Tourism Season Could Be Threatened Because of Reservoir Breach

Tourism Season Could Be Threatened Because of Reservoir Breach
By: Ryan Tate
Lesterville, MO - Tourism season officially kicks off in Reynolds County Memorial Day Weekend, but business owners are thinking about it right now. This, after the reservoir breach sent more than one billion gallons of water down Proffit Mountain in December, destroying Johnson's Shut-Ins State Park
Residents Heartland News spoke with say the normally clear waters of the Black River are now cloudy with sediment because of the breach.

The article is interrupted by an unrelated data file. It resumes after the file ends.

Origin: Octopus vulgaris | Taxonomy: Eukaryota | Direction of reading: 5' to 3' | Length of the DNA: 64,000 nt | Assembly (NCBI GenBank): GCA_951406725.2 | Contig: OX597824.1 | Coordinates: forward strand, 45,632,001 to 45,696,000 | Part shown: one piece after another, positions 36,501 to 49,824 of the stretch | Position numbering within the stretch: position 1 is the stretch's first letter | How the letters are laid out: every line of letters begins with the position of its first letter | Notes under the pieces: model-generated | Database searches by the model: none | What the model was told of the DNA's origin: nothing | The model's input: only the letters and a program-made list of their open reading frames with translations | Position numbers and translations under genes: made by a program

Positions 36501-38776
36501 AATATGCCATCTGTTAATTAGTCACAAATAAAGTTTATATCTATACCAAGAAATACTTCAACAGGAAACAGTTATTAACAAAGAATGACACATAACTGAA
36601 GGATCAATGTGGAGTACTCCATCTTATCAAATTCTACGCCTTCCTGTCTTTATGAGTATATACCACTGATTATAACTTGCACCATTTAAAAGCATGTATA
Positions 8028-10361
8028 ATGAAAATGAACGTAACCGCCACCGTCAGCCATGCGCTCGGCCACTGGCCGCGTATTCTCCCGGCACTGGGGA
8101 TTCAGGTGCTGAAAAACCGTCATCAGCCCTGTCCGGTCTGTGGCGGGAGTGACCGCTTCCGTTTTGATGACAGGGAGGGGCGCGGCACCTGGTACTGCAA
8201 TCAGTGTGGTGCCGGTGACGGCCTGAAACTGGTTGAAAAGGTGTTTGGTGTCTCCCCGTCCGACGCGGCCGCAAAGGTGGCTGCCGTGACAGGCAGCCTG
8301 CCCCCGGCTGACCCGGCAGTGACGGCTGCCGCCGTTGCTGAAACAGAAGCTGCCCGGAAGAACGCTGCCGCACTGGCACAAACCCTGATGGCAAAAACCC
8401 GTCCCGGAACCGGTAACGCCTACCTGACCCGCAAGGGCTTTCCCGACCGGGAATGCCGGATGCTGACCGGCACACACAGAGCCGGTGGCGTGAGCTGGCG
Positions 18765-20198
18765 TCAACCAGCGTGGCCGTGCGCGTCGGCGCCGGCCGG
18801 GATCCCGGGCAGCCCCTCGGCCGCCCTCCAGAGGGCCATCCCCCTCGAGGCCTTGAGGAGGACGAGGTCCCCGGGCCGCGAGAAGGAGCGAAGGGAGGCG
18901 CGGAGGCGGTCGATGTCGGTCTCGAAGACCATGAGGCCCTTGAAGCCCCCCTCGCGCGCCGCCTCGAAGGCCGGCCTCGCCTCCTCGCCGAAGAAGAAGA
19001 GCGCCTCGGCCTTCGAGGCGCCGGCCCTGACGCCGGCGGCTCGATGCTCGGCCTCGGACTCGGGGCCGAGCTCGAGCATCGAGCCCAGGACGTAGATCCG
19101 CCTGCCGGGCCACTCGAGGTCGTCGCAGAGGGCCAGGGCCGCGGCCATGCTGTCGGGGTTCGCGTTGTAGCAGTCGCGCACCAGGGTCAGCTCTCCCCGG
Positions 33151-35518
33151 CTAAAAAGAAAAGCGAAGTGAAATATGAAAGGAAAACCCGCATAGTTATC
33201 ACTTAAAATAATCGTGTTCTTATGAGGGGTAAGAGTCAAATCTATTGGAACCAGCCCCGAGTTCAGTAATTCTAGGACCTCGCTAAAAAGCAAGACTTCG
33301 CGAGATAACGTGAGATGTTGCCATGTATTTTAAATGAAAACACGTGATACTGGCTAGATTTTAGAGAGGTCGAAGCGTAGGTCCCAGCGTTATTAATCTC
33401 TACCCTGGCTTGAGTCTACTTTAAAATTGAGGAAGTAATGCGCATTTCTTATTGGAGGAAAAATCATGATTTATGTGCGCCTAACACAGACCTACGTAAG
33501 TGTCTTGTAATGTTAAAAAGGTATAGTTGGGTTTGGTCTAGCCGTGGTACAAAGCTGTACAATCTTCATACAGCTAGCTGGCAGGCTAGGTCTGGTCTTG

"It's too much mud for people to float in it or sit by it," Dennis Gawronski said. Gawronski owns Lenny's Convenience Store just outside of Lesterville. "It is going to be a devastating if people do not show up. They [business owners] make their living four months out of the year around here," Gawronski said.
"Any given weekend 500-700 people are here. Some weekends even more than that during the summer," Melody Gardner said. Gardner manages Bearcats Getaway Campground. "It's kind of hard to wait and watch to see what happens. I'm an employee, and I don't know whether to tell my employees to come to work this summer or make due with a skeleton crew."
The "wait-and-see" mentality exists after Ameren U.E. officials submitted a plan to the Missouri Department of Natural Resources to settle the sediment. They propose putting a flocculent in the river to bind the sediment and sink it to the bottom. The D.N.R. approved the plan, but asked Ameren to submit an implementation plan. That was submitted Tuesday. The D.N.R. has yet to approve it.